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SHERIDAN — As temperatures drop and snow accumulates, recreation in the Bighorn National Forest becomes riskier. Snow machines can break down, skiers can get lost and the chilling possibilities of frostbite or hypothermia set in.
Lt. Alan Thompson from the Sheridan County Sheriff’s Office said the best thing a person can do to ensure safety when heading to the mountains is to tell someone who is not going on the trek where you’ll be and what time you plan to be there as well as leave.
He said this way, if something does go wrong, Search and Rescue can be notified in a timely manner and will have a starting point for a search.
As for what to bring, he said that depends on what the person’s doing and how experienced he or she is.
“Somebody that’s snow machined in the Bighorn Mountains their entire life is going to take different items than somebody that’s snowshoeing,” Thompson said.
While he said it’s ideal to take a satellite phone, he said he knows it’s not a viable option for everyone. And though some items will change depending on the sport, he said everyone should have at least a basic survival kit, which includes a heat blanket, matches, fire starter, compass and a change of socks.
Bighorn National Forest Public Affairs Specialist Susan Douglas said in a press release that additional items snowshoers, snowmobilers and skiers should take include an avalanche beacon, shovel and probing pole, which is used to slide through snow quickly and easily to look for buried victims during avalanches.
Douglas also said it is a good idea to pack a map along with your GPS system.
While it may seem like an obvious piece of equipment, in a time when technology reigns, it could easily be overlooked.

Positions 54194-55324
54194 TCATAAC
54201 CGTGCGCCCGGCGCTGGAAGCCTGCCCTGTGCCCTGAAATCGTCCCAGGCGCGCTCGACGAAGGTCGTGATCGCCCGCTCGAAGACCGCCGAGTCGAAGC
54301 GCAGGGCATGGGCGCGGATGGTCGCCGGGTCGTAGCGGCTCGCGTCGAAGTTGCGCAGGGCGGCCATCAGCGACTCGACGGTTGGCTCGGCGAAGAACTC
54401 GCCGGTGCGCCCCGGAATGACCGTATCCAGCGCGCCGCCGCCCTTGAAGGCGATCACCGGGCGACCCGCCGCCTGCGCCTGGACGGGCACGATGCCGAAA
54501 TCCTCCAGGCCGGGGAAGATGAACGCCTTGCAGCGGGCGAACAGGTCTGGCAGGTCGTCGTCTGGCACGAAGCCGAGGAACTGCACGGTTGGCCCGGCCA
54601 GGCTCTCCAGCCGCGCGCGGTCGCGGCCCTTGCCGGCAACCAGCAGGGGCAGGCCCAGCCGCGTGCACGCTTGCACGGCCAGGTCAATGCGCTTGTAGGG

If you do find yourself in a difficult situation in the mountains, your next steps depend on how well you prepared.
Thompson said if you took the precaution to tell someone of your location before heading out, you should set up camp and wait for rescue.
“So your best bet is to find a location nearby that’s safe and provides a shelter,” Thompson said, “whether it just be trees or a windbreaker or a rock face or something like that, and set up a camp and stay in the same place so you’re not expending energy.”
While bringing some extra food and hydration is important, Thompson said this time of year he really suggests bringing something to melt snow in for drinking.
“But you want to caution people from actually eating snow,” Thompson said, “because it expends too much energy in your body and you don’t get the hydration out of it.”
Thompson said that even with the extreme snowfall of the season, it’s fairly easy to get a fire started, especially if you pack a fire starter.
He said bringing a hatchet, saw or rope saw would be useful in case you find yourself in one of these situations.
“Up on the mountain right now there’s a lot of snow, but the stuff that you would use for a fire, the tinder, is dry,” Thompson said. “It’s so cold that there’s no moisture in it. You just have to dig down and find the stuff that you can actually burn.”
With the temperatures the area has seen this season, Thompson said it’s possible to get frostbite or hypothermia quickly, and that time can drop to seconds if clothing is wet or inadequate.
Though Douglas said the USFS is sometimes asked to assist in missions, she said it’s really Search and Rescue that handles situations on the mountain.
Thompson said this season Search and Rescue has only gone on two searches. Both missions were a search for stuck vehicles, and one mission was to assist Big Horn County.
Though there hasn’t been much action needed from Search and Rescue, it’s always important to prepare for the worst, and Thompson said the most effective method of doing that, remains telling a friend where you’ll be.
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